11 days ago
Admissions Advice

How can I strengthen my Extracurriculars for college applications?

Hello there! I’m a junior right now and I have an idea of what I’m passionate about. I love Psychology (especially the self help aspect of it), Activism, Music, and Literature currently. I’ve listed my current EC’s below and I would like to ask, based on my current passions what are some ways I can strengthen my Extracurriculars? Thank you so much :))


1) Black Student Union Club Member

2) African Student Association Club Member and Dance Team

3) Adult Church Choir (since 7th grade)

4) Theatre (Lead Role in Fall Play)

5) English Honors Society

6) Art Honors Society

7) Hobbies: Reading, Dancing, Journaling and Singing


1) Guitar Lessons

2) Singing Lessons

3) Volunteering with a vulnerable group of people (Elderly, Children, Mental Facilities)

4) Research with a Psychologist

5) Activism of some kind with Women’s Rights

5) Create a Mental Health Awareness Club (Senior Year)

6) Sign up for Youth Activists of America


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2 answers

11 days ago

Hi, thank you for asking your question! You are definitely doing a lot of incredible things right now! Congratulations. For most selective schools, the top 40 schools in the US, there is a preference for having extracurriculars that align with your intended college major. So for example, if you were interested in psychology, you would participate in psychology-related activities. Further more, you want to do these activities at a high level-- mainly on the Tier 1 and Tier 2 levels (which I will explain in a bit).

Additionally, the 1) Uniqueness of the activity; 2) Awards/accomplishments you have gained from the activity; and 3) Time commitment (hrs/wks, wks/yr) of the activity, ALL make the extracurriculars seem impressive.

In terms of Tiering of activities, CollegeVine likes to classify activities into categories:

Tier 1

Encompasses substantial accomplishments, usually with state- or national-level success or leadership. Such as: Recognition by professional organizations; Screen a film at a major film festival; Work for a congressperson; Published by The New York Times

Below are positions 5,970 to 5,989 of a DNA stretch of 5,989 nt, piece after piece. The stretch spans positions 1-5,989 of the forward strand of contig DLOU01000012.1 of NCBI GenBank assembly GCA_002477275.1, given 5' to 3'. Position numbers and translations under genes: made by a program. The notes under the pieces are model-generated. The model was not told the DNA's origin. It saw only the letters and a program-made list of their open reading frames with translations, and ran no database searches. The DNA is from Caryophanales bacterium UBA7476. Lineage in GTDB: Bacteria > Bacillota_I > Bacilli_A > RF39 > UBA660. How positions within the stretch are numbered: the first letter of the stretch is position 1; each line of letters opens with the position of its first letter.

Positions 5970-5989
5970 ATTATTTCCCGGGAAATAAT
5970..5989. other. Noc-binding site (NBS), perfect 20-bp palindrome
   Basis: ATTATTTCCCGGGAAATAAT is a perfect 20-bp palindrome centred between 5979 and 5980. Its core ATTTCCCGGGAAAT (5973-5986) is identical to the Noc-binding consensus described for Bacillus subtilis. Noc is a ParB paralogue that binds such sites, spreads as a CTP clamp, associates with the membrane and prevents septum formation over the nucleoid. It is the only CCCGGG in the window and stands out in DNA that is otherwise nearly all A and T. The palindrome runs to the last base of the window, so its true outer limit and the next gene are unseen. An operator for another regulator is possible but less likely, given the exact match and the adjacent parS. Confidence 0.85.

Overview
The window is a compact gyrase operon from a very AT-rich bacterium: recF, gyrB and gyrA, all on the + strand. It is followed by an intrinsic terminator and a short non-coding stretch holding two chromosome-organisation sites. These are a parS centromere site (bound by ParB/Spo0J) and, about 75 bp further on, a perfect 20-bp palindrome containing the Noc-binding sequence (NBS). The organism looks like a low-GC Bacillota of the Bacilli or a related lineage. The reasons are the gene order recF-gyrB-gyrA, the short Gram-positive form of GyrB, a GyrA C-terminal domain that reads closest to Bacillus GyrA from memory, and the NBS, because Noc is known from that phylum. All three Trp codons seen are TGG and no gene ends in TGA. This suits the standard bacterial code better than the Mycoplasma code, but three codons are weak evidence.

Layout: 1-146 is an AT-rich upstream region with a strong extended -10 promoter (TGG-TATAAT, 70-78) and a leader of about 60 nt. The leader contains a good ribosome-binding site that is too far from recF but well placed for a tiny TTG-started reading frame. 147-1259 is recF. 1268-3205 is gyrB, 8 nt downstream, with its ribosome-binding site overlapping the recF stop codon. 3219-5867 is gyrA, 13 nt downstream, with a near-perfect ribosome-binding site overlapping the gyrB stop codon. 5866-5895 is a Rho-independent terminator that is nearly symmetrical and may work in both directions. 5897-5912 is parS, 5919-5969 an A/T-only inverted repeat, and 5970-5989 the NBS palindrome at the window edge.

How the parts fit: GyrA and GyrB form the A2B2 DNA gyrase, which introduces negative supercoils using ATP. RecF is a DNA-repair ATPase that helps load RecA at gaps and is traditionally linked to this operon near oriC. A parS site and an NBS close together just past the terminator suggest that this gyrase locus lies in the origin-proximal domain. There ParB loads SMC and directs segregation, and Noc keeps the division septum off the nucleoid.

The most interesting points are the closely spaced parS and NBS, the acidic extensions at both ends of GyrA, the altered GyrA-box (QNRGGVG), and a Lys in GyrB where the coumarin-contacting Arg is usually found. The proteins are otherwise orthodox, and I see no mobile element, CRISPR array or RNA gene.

Or can be self-driven projects with substantial results: Create an original Soundcloud composition with 25,000+ streams; Start a charity that raises $50,000 

Tier 2

Usually the highest level of accomplishment for activities within your school or region. Such as: Win a regional art competition; Make a varsity team; Hold school-level leadership in a club

Or can can be out-of-school activities that tend to involve substantial time commitments with strong accomplishments. Such as: start a business with >$10k in revenue; write for a second-tier but legitimate internet publication like Refinery29.

Tier 3

Clubs and competitions, or out-of-school activities, where you make a substantial effort and demonstrate initiative but do not have many formal accomplishments

Tier 4

Membership in a club or basic participation in an activity. Such as: Member of a junior varsity sports team; Painting for fun; Acting as an extra in a school play

Hope this helps!

11 days ago

I myself am applying to colleges, so I am no admissions counselor, but I have always been told by counselors that holding leadership positions is the best way to strengthen extracurriculars.

Its great to be in lots of clubs, but even better when you can prove that you are truly committed to those clubs by holding a leadership position.

Also, another way to strengthen extracurriculars is to do some out of the box things-- and remember that sometimes its quality over quantity.

So many people are in clubs like National Honor Society, Beta club, etc., but not as many people are in clubs where there is a rigorous application process. Its also a great idea to volunteer at places that are not fluff organizations (I call places fluff organizations where I see all my peers volunteering at for some easy volunteering, but they aren't really doing much) where you have a consistent volunteer schedule.

The more you are committed to clubs, the more you get out of them in real life and in your college apps.

Again, I am no admissions counselor but this is the advice I have been given from many people :)


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